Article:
This is far from the first time the fmcg giant has encountered scrutiny over its decision to continue selling products like ice cream and tea in Russia – even though it pledged to only retail “essential” goods – but campaigners have now ramped up protests with the arrival of a new CEO.
Former Heinz exec Hein Schumacher, who officially took over this weekend from outgoing CEO Alan Jope, was met at the company’s headquarters in London on Monday with striking billboards featuring pictures of wounded Ukrainian soldiers and claims Unilever was actively helping to fuel Russia’s invasion of Ukraine.
A doubling of profits
It said Unilever Russia paid about $50m in taxes to the budget of the Russian Federation for 2022 after profits doubled from 4.8bn rubles (€56m) in 2021 to more than 9.2bn rubles (€108m), and that those taxes were inevitably used to fund Putin’s war ambitions.
The company’s silence on the issue – barring a press statement in February that explained it feared “abandoning” the business would likely lead to it being “appropriated and operated” by the Russian state – has since been deafening. At the time, Unilever also said it hadn’t found an appropriate buyer for the business that would be sure to protect staff and not further benefit the government, so it had decided to continue to run things with “strict constraints”. “To be clear, none of these options are desirable,” it maintained.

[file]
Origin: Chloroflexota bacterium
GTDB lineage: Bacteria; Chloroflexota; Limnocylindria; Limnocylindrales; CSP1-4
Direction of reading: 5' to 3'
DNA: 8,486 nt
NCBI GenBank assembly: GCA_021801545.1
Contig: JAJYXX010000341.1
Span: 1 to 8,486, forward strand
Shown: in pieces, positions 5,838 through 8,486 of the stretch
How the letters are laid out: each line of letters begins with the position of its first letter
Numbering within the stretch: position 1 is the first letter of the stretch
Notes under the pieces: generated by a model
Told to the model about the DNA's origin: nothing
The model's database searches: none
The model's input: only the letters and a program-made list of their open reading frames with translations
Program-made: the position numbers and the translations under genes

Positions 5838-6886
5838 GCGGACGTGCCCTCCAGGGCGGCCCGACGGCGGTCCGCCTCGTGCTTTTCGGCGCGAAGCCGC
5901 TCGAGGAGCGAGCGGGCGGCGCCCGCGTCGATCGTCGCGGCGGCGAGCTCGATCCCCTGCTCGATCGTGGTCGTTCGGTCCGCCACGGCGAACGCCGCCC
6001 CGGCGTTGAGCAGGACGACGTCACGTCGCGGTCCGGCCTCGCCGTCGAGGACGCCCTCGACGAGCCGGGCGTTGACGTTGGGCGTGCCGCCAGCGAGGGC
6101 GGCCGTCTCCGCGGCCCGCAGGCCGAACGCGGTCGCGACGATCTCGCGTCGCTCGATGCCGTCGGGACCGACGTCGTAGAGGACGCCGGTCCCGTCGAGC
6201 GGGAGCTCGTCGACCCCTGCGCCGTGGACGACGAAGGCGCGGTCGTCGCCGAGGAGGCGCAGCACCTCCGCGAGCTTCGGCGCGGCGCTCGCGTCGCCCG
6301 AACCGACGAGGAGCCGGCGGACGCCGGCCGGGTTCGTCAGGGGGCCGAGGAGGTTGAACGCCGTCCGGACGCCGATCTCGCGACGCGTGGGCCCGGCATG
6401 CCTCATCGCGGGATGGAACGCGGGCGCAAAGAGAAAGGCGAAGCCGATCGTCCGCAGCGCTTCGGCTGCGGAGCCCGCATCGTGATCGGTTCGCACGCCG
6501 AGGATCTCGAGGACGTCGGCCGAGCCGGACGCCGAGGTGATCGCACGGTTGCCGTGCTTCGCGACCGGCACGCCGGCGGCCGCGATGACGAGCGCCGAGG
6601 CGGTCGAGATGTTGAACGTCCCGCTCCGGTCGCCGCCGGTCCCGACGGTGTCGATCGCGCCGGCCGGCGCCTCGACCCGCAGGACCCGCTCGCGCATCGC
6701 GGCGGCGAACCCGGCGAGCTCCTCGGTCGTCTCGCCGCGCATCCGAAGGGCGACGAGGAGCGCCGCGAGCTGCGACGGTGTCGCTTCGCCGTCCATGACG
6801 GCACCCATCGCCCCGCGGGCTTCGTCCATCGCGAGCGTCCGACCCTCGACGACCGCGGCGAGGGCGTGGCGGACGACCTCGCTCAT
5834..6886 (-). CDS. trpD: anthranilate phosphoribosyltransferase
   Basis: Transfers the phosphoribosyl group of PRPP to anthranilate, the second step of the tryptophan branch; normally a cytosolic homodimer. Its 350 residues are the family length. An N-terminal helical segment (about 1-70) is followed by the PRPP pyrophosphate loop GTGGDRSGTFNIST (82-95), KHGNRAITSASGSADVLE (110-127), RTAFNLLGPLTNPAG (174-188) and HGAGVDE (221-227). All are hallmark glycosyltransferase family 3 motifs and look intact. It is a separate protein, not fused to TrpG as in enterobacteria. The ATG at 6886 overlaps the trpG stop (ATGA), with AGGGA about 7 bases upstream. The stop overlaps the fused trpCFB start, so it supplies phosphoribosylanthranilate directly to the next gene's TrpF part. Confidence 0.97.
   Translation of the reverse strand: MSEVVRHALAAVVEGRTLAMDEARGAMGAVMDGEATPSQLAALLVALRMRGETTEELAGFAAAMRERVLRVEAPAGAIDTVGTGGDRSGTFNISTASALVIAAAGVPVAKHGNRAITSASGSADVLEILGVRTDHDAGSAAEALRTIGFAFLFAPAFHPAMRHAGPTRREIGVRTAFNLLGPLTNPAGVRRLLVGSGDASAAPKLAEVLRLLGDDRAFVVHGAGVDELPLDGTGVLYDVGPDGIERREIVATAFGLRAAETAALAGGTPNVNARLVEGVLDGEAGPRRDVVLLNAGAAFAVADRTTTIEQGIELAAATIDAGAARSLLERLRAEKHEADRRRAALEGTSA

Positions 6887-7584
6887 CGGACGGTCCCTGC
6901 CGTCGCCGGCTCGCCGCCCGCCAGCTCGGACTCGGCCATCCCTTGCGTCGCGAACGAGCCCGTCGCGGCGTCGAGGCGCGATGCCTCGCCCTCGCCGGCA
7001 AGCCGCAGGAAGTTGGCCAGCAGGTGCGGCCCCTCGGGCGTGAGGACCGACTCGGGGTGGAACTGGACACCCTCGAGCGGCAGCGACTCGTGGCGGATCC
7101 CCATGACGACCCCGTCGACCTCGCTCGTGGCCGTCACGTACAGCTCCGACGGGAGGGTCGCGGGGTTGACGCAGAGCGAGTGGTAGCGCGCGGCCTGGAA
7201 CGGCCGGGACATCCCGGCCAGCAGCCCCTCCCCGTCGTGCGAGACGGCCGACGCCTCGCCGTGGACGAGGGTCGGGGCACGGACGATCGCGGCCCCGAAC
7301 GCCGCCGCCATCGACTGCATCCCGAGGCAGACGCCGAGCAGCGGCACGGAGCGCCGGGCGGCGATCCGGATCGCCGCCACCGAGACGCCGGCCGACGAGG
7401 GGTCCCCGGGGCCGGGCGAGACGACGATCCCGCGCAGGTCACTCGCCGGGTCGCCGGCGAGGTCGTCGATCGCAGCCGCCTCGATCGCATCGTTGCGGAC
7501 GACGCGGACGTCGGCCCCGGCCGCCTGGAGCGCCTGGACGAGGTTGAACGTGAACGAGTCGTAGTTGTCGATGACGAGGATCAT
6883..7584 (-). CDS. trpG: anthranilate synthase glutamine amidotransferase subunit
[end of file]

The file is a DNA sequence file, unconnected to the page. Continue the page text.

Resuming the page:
In its defence, Unilever is absolutely right in saying that pulling out of Russia is incredibly hard, especially for bigger companies with several manufacturing sites and thousands of employees across their local supply chains. The Kremlin has made it particularly difficult for them to fully exit – they face the prospect that Russian bankruptcy law could be used to seize assets, which in turn could be used to fund its war efforts, and even lead to criminal penalties.
However, by remaining operational, Unilever has made itself and staff vulnerable to further attacks from Putin’s government, which is now said to be working on a law that could lead to the conscription of the company’s 3,000 employees across its four factories and head office.
A ‘very complicate’ separation
It also becomes increasingly hard to justify this when so many other food and drink giants have decided that abandoning ship was not only morally important but doable despite the costs. Just last week, Danish brewer Carlsberg announced it was finally selling its Russian business, Baltika. It described the separation of the Russian business – the country’s biggest brewer – from the rest of the Carlsberg Group as “very complicated”.
Others have been vocal about the hefty costs of exiting Russia – Danone said shedding control of its dairy business could lead to a write-off of up to €1bn, while McDonald’s took a non-cash charge of up to $1.4bn related to the sale of its fast food outlets in Russia.
But the repercussions of choosing to stay can potentially affect Unilever on a global scale as it’s clear consumers and industry alike are watching. And they care. French drinks giant Pernod Ricard learned it the hard way, when a decision to resume exports of its Sweden-made Absolut Vodka led to a massive revolt among hospitality businesses in the Nordic countries, which refused to sell the company’s alcoholic beverages until it was forced to fully stop exports to Russia.
Above all, there is one person for whom the billboards and accusations will be hard to ignore. All eyes are now on Schumacher, who has been urged by campaigners to “use his new position to do the moral thing”. Whatever he ends up doing could be defining, for himself and the company.